Hiring Discrimination is Still an Issue 25 Years Later

California residents may be interested in a study that was published in the Proceedings of the National Academy of Sciences.

According to this report, over the past quarter century, there has been no decline in hiring discrimination against African-Americans. In 1989, white applicants received 36 percent higher callbacks than African-Americans applying for the same position and 24 percent more than Latinos.

After carrying out this report, the Northwestern University and Harvard University researchers involved in the study concluded that there has been no major change in discrimination levels against African-American and Latino workers in the past 25 years. To reach this conclusion, researchers sent out fake resumes with names that were easily identifiable as ethnic. The resumes had equivalent qualifications on them.

Researchers have long seen a correlation between a person’s name and whether he or she gets a response to his or her resume. Those in the position to make hiring decisions can do so simply based on the name a person puts down on an email.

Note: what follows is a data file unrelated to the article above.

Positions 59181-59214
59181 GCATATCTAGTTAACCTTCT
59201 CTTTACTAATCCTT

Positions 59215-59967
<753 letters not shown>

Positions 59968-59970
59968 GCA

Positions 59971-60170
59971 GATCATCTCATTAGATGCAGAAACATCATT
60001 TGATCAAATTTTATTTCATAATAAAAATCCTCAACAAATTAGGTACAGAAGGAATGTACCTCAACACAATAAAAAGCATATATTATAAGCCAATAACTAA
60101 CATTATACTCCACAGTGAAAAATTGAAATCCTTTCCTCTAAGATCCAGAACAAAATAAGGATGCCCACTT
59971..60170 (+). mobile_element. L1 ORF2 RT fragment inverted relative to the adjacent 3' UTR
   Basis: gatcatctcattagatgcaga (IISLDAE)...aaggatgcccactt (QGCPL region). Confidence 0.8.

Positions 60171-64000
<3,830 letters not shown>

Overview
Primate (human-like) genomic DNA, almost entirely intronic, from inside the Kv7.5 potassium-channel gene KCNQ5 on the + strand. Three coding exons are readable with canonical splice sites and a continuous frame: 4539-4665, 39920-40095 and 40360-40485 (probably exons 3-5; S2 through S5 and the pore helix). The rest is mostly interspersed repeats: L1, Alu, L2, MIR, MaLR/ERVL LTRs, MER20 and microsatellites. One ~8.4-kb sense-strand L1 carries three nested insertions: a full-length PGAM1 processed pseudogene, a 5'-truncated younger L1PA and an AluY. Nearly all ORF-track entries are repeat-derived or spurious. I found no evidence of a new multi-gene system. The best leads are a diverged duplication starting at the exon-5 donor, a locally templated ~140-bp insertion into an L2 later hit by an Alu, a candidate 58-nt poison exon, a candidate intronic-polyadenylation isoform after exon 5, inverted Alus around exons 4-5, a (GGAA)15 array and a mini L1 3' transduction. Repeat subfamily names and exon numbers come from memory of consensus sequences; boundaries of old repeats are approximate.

In these studies, researchers controlled for factors like levels of education, the gender of the applicant and the part of the country where the applicant was applying. There are other elements, including the way the applicants sounded, that impacted their chances of getting hired. The research showed that individuals whose dialect ‘sounded white” had a higher chance of being told that a job position was still available.

The Harvard Business Review was told by researchers that the results they got provided them with a strong rationale for affirmative action policies. They state that whether it is a conscious decision, bias continues to affect the decision-making of employers.

An employee rights lawyer can help workers and job applicants who feel that they have experienced employment discrimination. Whether it is age, race, religion or gender that is the basis for discrimination, attorneys can help people learn about their rights and set processes in motion that are designed to help their clients receive fair treatment or compensation for unfair treatment.